When we picture what hunger may look like, we often imagine a single mother working odd jobs and her kids waiting at home with empty stomachs. We picture homeless men and women on the streets, or college students on a budget. Though these situations are also a troubling reality, many of us sometimes forget the case that’s becoming more and more common: hungry seniors.
United Way reports that, as our country’s population ages, the number of food insecure seniors is also increasing. In fact, the numbers more than doubled from 2001 to 2016, reaching 4.9 million (United Way of Northern New Jersey, 2019).
In 2016, nearly a quarter of Michigan residents were age 60 or older, according to the U.S. Census Bureau. Northern Michigan, in particular, has a higher concentration of seniors than counties located in the southern portion of the state. For example, as older generations move to this picturesque area to retire, younger generations are having fewer kids and moving away for new careers.
In short, Northern Michigan’s population is aging fast. And it doesn’t seem like our services can keep up with their needs. According to Feeding America West Michigan, there are five major contributing factors to senior hunger.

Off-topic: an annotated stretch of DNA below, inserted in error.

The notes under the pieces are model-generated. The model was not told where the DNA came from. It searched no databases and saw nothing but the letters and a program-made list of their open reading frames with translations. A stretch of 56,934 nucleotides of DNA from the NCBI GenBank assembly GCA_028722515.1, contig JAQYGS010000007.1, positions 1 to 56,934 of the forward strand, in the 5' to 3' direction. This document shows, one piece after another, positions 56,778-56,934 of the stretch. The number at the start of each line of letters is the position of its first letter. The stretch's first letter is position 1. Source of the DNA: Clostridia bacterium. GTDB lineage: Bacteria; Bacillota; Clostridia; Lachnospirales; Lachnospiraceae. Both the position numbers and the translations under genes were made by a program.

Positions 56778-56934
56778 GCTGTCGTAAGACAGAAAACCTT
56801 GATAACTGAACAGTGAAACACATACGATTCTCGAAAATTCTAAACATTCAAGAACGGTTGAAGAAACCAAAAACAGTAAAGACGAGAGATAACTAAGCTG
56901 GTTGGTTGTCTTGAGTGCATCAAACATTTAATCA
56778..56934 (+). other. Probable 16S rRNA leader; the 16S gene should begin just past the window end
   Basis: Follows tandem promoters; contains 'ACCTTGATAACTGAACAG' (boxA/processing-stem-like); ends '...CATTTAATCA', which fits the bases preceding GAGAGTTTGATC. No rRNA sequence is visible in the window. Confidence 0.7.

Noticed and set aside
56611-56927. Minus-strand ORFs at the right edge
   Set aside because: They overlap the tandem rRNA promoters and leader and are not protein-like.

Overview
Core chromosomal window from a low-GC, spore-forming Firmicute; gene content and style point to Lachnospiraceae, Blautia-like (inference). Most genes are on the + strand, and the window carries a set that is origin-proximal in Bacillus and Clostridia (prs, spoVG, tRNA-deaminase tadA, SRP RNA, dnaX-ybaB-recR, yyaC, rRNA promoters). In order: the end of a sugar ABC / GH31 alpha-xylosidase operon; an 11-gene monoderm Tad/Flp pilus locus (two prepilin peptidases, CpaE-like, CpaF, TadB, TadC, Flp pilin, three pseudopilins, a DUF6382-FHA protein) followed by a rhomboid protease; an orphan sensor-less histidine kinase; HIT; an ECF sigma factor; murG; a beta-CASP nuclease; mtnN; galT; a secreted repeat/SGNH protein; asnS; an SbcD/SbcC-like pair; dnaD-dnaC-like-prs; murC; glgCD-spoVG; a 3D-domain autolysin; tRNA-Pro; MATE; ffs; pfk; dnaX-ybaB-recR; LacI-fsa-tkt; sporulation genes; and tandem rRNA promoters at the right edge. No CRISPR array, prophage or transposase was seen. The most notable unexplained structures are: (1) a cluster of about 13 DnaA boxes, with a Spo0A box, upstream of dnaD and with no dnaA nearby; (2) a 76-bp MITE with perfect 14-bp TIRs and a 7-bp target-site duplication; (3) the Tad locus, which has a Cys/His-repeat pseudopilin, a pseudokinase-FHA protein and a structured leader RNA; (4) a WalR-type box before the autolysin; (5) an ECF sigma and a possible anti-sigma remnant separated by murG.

- Low SNAP enrollment rates. In the U.S., as few as 45% of eligible seniors are enrolled in the federal Supplemental Nutrition Assistance Program (SNAP).
- Insufficient SNAP benefits. Many who do enroll in SNAP do not receive enough benefits to meet their needs. Others have difficulty making ends meet, but don’t qualify for benefits because they fall above the poverty line.
- High medical costs. The rising cost of prescriptions, frequent doctor visits, and less-than-adequate insurance coverage means many seniors are forced to choose between food and necessary medical expenses.
- Raising grandchildren. The financial burden associated with raising grandchildren is a common reason many seniors become food insecure.
- Living in rural areas. In rural regions, like most of Northern Michigan, not owning a vehicle or being unable to drive can greatly hinder food access. Grocery stores are often few and far between, and public transportation options nonexistent.
Unfortunately, seniors who experience food insecurity are more likely than others to experience chronic conditions such as depression, asthma, chest pain, activity limitations, and high blood pressure–worsening their already compromised health and adding to their feelings of exclusion and powerlessness.
Manna Food Project partners with several programs in our tri-county area to combat this growing issue, including Friendship and Seniors Centers, churches, and local Commission on Aging sites. Nearly 25% of Manna’s regular food pantry clients are seniors, as well. Recently, we’ve implemented a “Senior Shelf” in our pantry to ensure our older community members receive the right nutrition they need.
While the issue of senior hunger seems to expand as our population ages, Manna and our partners will continue to work toward a food secure future for everyone.
Jessyca Stoepker | February 1, 2020